Every October millions of children participate in neighborhood “Trick or Treating” across the country. Most communities do a fantastic job of providing additional safety and resources, however one thing that is often overlooked is the issue of accessibility. Here are 6 helpful tips that can help improve your child’s Halloween experience:
1) Look for Community Events – Travelling through neighborhoods can be difficult, especially when the weather is bad and people sit inside their homes with steps up to a door or front porch. Often times local churches or organizations will host indoor events or parking lot trick or treats where accessibility is easier. If your community doesn’t offer these type of events, now is a great time to start the conversation for next year.
2) Find the Best Route – Plan out the right route for you. Find familiar areas that you know have proper street lighting and bigger sidewalks that can accommodate your needs. Apartments and condominiums will sometimes have their own hours for handing out candy, and often times they will have better accessibility than private homes.
3) Be Safe – Every year safety is at the top of every parent’s mind. Here are few reminders to help keep everyone safe:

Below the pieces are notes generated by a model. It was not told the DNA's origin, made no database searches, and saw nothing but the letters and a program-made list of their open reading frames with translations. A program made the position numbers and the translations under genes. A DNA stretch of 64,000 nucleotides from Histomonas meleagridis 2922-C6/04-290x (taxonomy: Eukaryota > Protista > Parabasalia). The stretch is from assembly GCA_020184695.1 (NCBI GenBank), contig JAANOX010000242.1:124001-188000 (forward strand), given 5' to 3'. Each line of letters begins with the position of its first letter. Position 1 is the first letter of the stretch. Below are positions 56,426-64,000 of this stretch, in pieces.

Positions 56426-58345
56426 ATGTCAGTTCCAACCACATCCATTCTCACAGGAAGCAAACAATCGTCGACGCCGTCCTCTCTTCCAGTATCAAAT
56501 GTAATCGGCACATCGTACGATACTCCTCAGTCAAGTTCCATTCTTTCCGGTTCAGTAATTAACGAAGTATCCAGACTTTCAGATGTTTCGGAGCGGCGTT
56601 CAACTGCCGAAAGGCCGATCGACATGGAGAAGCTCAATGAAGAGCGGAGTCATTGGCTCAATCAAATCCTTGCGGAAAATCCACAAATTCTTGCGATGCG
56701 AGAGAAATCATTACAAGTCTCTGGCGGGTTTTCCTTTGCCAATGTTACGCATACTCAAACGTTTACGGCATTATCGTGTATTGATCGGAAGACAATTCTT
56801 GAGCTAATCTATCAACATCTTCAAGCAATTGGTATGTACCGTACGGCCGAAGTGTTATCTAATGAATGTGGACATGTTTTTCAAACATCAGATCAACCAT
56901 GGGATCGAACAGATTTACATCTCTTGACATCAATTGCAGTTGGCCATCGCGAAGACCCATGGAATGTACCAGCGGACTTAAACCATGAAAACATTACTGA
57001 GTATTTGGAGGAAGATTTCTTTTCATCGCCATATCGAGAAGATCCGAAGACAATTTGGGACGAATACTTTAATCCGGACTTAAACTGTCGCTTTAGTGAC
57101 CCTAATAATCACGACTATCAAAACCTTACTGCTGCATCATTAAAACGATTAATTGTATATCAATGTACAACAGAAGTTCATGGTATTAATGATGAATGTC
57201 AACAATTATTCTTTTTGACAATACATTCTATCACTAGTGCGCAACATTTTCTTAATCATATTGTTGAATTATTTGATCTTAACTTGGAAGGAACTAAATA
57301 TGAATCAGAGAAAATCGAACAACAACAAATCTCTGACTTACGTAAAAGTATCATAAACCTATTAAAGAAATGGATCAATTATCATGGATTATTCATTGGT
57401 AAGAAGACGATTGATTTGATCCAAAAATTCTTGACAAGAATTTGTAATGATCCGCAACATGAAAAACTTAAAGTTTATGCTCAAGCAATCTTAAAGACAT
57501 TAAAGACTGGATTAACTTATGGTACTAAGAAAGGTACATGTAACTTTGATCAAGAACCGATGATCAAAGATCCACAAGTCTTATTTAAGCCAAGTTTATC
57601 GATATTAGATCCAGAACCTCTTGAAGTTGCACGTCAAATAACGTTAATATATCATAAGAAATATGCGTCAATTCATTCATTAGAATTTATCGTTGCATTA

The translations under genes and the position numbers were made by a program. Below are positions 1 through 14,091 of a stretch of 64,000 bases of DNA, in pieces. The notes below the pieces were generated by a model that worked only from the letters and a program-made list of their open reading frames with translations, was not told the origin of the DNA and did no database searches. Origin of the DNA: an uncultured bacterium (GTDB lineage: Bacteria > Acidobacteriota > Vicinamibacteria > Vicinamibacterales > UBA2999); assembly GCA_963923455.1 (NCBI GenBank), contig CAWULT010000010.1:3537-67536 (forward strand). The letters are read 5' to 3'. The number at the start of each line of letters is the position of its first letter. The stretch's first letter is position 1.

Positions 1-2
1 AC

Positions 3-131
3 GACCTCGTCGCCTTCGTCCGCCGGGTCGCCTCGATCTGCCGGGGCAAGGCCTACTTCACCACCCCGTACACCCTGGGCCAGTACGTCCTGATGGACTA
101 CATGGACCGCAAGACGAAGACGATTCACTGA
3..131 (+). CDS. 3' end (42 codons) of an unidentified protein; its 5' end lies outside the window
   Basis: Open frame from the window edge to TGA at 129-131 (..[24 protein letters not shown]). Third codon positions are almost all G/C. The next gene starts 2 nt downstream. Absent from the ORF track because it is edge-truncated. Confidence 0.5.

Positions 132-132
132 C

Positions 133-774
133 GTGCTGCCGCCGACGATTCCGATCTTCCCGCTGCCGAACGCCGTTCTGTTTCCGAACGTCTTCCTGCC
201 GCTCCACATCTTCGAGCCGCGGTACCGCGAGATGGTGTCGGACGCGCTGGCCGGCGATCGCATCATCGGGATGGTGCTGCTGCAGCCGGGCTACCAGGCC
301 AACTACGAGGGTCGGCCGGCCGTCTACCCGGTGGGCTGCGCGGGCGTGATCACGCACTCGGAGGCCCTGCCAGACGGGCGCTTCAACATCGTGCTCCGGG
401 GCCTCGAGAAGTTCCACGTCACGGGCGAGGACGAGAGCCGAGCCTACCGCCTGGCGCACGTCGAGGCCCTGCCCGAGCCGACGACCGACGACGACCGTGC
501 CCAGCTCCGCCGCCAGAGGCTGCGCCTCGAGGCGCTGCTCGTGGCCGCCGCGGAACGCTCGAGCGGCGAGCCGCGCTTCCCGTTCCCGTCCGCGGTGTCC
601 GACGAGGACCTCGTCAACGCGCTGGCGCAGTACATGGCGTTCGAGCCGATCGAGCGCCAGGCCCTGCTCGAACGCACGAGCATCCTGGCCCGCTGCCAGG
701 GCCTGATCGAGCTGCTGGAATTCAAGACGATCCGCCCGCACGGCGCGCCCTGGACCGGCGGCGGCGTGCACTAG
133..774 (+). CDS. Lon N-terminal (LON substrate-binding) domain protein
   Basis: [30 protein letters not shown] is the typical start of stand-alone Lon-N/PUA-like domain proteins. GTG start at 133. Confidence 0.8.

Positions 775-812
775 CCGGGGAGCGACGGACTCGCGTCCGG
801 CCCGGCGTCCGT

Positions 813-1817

- Add lights, reflective tape, flashlights or glow sticks to costumes so drivers can see you at night.
- Be aware of your surroundings. Watch for vehicles backing up and look both ways when crossing the street.
- Park in safe, well lighted areas that allow you to remove your wheelchair easily.
- As a driver, slow down and be on alert during Trick or Treating hours. Build in extra time to get to your destination and anticipate heavy pedestrian traffic.
4) Plan with Your Neighbors – If you live in a large neighborhood there is a good chance that people either won’t know or may forget that there is a possibility their home may be visited Halloween evening by a child in a wheelchair. By just spreading the word your neighbors will be mindful and accommodating.
5) Have your Own Party – For anyone who is really feeling ambitious throwing your own Halloween get together is one of the best options. There are countless ideas online for games, decorations and themed recipes. This also gives the adults a chance to get together and have some fun!
6) Raise the Issue – If you notice that your community is not doing enough to provide inclusive, family-friendly events, Halloween is a great opportunity to speak up. Often times places like pumpkin patches and haunted houses overlook the need for ramps and accessible options. Contacting owners and organizers can go a long way in improving accessibility in your community when it comes to other events throughout the year.
We hope everyone has a fun and safe Halloween!